When search engines first appeared on the world wide web, searchers used short phrases to find the information they wanted. Until as recently as 2007, the average number of words entered into search boxes was 3. Since then, the average number of words has steadily increased as searchers started asking questions of the search engines.
With the advent of Apple’s Siri, Google Now (sometimes called “OK Google”) and Microsoft’s Cortana, asking questions to search engines is becoming a natural part of interacting with them. Instead of typing, we can ask for any information and it is returned almost instantly. When you add the fact that most searches are now done on mobile devices, the importance of voice search and optimizing content for it is clear.
Google Voice Search
Google Voice Search is the search giant’s strategy for integrating voice commands across all Google products. With mobile devices overtaking all other platforms to access the Internet, Google search is evolving quickly. Search results are changing based on the way we speak, not the way we type.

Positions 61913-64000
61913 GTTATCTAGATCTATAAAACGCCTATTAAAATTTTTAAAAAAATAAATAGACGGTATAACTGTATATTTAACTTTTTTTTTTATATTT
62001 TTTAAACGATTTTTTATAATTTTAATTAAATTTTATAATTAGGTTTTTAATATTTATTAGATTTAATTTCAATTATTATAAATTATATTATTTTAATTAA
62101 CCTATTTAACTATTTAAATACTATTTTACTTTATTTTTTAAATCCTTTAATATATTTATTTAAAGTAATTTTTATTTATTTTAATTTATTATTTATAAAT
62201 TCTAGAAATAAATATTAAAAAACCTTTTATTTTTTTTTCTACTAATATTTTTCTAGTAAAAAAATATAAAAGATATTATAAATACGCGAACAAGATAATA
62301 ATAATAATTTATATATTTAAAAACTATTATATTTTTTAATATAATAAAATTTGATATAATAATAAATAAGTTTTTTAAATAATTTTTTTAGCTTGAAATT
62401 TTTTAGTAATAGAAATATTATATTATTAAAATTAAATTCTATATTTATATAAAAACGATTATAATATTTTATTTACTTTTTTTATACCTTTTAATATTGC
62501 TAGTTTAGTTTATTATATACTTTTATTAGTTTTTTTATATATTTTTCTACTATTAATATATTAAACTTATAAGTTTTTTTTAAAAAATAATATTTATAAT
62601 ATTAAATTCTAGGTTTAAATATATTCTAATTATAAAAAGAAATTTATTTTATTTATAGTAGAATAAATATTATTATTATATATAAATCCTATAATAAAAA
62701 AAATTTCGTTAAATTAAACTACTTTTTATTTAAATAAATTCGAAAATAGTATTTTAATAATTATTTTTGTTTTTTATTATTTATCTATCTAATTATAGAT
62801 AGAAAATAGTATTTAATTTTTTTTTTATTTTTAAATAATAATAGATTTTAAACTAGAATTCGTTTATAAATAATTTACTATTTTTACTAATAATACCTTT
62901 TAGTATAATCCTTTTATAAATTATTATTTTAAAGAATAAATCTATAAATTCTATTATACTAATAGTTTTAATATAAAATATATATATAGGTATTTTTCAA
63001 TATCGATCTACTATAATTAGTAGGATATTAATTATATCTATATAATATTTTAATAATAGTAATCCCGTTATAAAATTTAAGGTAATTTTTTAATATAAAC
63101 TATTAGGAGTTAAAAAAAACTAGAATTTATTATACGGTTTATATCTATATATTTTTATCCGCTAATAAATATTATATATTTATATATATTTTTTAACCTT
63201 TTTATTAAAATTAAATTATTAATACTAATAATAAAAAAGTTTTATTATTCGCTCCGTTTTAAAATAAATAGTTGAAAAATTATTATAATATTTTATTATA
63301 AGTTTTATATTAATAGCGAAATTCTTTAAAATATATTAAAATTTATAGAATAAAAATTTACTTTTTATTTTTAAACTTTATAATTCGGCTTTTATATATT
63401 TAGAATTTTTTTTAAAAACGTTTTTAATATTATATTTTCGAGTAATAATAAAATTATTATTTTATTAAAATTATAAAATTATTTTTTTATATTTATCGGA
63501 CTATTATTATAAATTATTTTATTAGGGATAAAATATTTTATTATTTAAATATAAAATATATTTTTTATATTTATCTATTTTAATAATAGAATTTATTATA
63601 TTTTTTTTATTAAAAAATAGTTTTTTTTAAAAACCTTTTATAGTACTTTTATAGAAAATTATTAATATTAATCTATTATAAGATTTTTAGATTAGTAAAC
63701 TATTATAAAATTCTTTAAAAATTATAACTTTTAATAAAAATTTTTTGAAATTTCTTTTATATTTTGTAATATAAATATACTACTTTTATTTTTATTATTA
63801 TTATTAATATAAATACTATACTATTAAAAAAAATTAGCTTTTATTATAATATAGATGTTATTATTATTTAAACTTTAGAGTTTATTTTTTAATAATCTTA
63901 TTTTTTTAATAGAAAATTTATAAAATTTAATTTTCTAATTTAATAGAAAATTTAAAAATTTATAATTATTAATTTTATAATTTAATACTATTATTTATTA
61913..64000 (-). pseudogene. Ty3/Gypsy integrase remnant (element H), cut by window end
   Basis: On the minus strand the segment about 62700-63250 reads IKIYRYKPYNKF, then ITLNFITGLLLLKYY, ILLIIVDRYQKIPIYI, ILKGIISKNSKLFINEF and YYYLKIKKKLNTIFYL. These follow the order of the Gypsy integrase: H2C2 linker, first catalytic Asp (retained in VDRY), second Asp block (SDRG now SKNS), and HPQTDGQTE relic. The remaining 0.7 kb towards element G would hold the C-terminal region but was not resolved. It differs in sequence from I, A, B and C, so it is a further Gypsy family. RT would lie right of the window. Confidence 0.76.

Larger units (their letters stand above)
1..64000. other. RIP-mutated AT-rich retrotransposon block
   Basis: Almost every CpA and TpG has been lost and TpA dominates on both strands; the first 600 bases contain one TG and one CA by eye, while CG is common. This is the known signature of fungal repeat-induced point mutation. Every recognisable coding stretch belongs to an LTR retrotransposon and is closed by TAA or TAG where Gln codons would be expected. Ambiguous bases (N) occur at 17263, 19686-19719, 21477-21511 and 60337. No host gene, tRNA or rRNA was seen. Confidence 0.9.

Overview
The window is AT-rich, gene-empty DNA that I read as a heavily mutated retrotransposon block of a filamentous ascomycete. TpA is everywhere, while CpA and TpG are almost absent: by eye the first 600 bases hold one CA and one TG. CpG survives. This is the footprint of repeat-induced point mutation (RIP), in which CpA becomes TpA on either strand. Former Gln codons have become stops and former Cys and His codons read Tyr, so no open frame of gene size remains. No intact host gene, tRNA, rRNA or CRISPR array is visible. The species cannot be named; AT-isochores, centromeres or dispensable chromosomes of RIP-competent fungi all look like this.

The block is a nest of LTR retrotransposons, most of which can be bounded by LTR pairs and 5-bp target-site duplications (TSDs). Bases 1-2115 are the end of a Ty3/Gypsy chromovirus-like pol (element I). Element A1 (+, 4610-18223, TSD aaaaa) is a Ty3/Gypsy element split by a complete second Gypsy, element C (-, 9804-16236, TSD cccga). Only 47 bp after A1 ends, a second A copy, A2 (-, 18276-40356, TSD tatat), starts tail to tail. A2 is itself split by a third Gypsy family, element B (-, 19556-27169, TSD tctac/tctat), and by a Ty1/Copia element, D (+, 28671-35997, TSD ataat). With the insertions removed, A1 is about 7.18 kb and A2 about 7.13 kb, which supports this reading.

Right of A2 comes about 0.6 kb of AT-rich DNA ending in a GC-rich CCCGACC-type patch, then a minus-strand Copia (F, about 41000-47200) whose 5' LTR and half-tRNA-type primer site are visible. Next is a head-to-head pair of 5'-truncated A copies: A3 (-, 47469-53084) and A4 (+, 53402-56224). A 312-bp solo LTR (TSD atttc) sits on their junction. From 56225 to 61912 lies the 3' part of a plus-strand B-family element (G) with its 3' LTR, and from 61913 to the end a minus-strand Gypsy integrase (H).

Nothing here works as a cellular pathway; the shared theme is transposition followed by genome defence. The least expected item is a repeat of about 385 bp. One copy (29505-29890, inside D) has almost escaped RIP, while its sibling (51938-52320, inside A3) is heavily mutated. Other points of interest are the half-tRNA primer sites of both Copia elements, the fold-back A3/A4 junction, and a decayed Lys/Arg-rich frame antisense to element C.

Google is changing in response to the new ways humans interact with it. When we talk to Google to let it know what we’re looking for, we may ask about an item we want to purchase along with modifers like pricing, coupons orspecial. Google has learned these modifiers that often accompany product questions. It has started showing comparative pricing information and the closest location where the item can be purchased—even when that information is not specifically asked for. All the while, Google is listening for complete sentences and actual questions so it can provide specific information in response to more specific, longer-length queries.
Why is Google Voice a Big Deal?
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